<)rilli, 01- « ci'ickets' cages •>. Only a lew iVagtuents of ihe pi-irnitive Korna- 
n(.'squc windows and other (ba l,nf«!s of dornestif' architoci m-o n;rnaiii, biil of 
the cloistei-s which exhibit ili<; jtrirni live rud(;nt;ss oi- unadorned siinphelly 



4 

we can mention, among others, those of S. Lorenzo, those within the con- 
vents of S. CeciUa and of the S. S. Quattro Incoronati, of S. Cosimato and 
of S. Sabina. They have the same relation to the richly decorated cloi- 
sters of Rome as the cloisters of Cefalii have to their Sicilian rivals of Mon- 
reale. 

The mosaic decorations which became the most characteristic works of- 
the marmorarii, point undoubtedly to a Byzantine derivation, but we find 
them introduced by the Saracens among the decorations of the Ziza palace 
at Palermo, and in the hands of the Saracens the geometrical combinations 
of mosaic patterns were carried out to such an extent as lo afford a most 
rich collection of gold and enamel backgrounds for sculptures, besides frames 
and bands to decorate plain surfaces. The Norman tombs in the cathedral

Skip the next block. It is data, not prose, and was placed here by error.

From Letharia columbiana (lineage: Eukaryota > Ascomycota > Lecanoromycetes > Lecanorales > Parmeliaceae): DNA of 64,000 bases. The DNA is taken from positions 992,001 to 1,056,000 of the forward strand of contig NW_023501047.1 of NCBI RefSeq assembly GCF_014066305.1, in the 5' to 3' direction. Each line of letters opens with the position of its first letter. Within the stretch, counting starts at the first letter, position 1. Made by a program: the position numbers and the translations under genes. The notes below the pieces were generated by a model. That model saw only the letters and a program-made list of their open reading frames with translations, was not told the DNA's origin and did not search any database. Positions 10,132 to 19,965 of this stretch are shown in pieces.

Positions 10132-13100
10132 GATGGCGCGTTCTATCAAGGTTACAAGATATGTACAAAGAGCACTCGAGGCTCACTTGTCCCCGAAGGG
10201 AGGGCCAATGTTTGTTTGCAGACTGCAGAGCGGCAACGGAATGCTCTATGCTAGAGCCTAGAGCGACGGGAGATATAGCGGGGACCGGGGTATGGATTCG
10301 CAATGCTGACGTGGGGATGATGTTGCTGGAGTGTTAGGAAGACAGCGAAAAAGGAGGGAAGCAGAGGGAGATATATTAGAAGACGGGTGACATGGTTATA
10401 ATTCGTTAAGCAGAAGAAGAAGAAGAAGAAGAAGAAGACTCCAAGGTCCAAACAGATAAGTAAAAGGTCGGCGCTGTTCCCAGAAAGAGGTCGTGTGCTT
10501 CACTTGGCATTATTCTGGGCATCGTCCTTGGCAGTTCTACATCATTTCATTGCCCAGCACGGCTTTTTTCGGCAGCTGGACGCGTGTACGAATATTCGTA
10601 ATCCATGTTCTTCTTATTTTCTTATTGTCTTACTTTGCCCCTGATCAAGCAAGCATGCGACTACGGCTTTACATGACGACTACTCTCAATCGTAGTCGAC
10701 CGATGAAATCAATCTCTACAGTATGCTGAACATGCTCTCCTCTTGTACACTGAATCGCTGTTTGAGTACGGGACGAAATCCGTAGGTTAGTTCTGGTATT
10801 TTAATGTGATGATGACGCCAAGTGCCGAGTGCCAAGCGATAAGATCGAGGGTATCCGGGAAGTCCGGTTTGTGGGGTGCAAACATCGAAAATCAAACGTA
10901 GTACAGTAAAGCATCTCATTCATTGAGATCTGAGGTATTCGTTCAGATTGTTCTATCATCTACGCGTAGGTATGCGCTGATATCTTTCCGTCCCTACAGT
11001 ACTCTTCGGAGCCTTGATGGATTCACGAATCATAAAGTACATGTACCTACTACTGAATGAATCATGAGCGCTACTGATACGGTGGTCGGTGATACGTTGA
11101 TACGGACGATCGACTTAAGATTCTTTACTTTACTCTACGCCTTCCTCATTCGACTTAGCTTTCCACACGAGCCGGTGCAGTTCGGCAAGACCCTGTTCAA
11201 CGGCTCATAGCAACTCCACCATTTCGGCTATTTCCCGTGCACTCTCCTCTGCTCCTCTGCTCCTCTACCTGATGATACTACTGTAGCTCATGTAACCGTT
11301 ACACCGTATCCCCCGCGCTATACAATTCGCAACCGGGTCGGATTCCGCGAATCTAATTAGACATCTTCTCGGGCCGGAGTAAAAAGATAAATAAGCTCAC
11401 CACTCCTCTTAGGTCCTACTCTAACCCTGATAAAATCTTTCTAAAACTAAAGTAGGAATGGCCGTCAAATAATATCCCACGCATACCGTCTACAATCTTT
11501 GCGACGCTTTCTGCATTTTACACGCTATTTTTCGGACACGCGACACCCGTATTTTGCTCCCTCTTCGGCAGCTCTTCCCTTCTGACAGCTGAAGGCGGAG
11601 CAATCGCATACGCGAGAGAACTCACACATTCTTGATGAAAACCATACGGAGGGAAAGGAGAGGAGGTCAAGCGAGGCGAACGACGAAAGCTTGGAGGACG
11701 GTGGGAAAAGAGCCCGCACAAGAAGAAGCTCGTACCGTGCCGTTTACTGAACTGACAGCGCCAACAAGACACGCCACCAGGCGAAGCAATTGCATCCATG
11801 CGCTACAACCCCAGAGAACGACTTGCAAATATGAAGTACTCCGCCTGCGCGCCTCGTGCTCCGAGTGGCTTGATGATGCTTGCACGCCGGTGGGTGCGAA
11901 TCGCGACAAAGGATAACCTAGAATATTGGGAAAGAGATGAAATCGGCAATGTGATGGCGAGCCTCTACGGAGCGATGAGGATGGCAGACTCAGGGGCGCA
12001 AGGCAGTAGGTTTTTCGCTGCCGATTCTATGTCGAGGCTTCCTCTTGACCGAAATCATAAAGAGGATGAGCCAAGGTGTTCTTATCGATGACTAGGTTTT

of Palermo, Roger's apartment and the Palatine chapel, the King's throne 
and the Bishop's cathedra in the Duomo of Cefalii are the most character- 
istic among the xnth century monuments in Sicily showing a distinct and 
very close artistic relationship to the works of the Roman inarniorarii. But 
the crowning glory of Sicilian monuments of this kind is undoubtedly the 
Cloister of Monreale, whose columns display the richest variety of forms, 
sculpture and mosaic decorations and whose capitals have no rivals among 
those of contemporary buildings of South Italy. Upon the abacus of one of 
these capitals of Monreale the sculptor has engraved his name thus: 

EGO CONSTANTINVS ROMANVS MARMORARIVS. 

He who could carve a capital like that one, and perhaps some others of 
the same cloister, had an inventive ai'tistic talent and possessed a keenness 
of perception for what is beautiful in natural forms and an accuracy of exe- 
cution that was developed when he worked at his own home, which enabled 
him to assimilate an idea of those forms of beauty, new to him, among which 
he worked, an impression which he carried along with him and which he 
could not fail to apply when an opportunity presented itself and when mate- 
rial conditions were such as to facilitate the taking advantage of such an 
opportunity. 

Rome gradually emerged in the XI I*^'' century from the state of degrada- 
tion into which architecture, and architectural decorations, in fact every